The word “property” is not specifically articulated in the Transfer of Property Act, 1882 [“TPA”]. Nonetheless, property can be anything tangible or intangible over which an individual can exercise some right. Essentially, rights are the legal interests that are recognised and safeguarded by courts. These interests might take many forms. An individual may have a vested interest, a contingent interest, or a life interest in a property. But only the property’s owner or another individual who the owner has expressly authorised to transfer the property on his behalf can transfer it to another person. The TPA regulates all transfers of this kind. Periodically, the individual who seems to possess the property is referred to as the ostensible owner.[i] He is an individual who has all of the characteristics of ownership except the actual ownership.[ii] However, this does not indicate that he is inhabiting the land illegally, as the true owner is aware of this conduct.
Section 41 of the Act regulates transfers made by such ostensible owners. The section’s language regarding property transfers is as follows – “where with consent, express or implied, of the persons interested in immovable property and transfers the same for consideration, the transfer shall not be voidable on the ground that the transferor was not authorised to make it; provided that the transferee, after taking reasonable care to ascertain the transferor had power to make the transfer, has acted in good faith.” To make this section applicable, a number of pre-established principles must be adhered to. The section’s background demonstrates that it is a legislative application of the concepts outlined in Ram Coomar v. McQueen.[iii] The judgment of the Privy Council in this landmark case will be discussed in detail in the next part of the article.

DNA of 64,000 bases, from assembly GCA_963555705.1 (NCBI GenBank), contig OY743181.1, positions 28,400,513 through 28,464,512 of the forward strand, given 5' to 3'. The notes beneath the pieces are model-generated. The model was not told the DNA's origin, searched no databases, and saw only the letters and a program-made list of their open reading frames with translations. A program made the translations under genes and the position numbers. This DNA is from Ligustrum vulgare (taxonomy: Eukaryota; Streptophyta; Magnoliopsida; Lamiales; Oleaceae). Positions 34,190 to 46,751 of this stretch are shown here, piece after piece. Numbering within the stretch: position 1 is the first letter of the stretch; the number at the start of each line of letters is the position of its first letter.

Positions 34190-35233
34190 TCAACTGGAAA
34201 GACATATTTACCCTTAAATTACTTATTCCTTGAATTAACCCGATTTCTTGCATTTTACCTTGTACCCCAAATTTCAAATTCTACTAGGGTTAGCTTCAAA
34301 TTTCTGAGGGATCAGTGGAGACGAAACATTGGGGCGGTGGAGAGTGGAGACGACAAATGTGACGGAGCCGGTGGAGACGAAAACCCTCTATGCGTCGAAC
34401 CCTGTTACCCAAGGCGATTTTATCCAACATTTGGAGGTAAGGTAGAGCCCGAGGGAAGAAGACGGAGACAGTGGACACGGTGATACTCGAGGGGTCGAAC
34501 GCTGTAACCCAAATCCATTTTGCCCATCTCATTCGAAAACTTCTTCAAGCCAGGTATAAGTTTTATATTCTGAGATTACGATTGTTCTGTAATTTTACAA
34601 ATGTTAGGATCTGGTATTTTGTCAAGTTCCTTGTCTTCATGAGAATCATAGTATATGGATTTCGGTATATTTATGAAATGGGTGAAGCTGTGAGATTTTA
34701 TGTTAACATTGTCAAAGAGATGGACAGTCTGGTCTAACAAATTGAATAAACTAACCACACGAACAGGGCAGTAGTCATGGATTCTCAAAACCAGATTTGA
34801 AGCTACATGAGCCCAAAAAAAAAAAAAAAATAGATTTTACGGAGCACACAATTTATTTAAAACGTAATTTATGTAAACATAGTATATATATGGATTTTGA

The Benami Transactions (Prohibition) Amendment Act 2016 incorporated measures that prima facie appear to go against the objective of Section 41. To address this issue, this article will conduct a comprehensive examination of Section 41. The section’s evolution will be followed by reviewing English cases and subsequently by discussing all pertinent case laws in current Indian jurisprudence. Afterwards, the author analyses Section 43 of the TPA and contrasts it with Section 41. The author will examine key aspects of the Benami Transactions (Prohibition) Amendment Act 2016, which attempted to rein in the spread of black money by forbidding a certain form of transaction that seems to be analogous to the one contemplated in section 41. The author contends, however, that given the interpretation given to the Benami Transactions Act by the courts, the provisions of both the statutes can coexist in the Indian legal jurisprudence.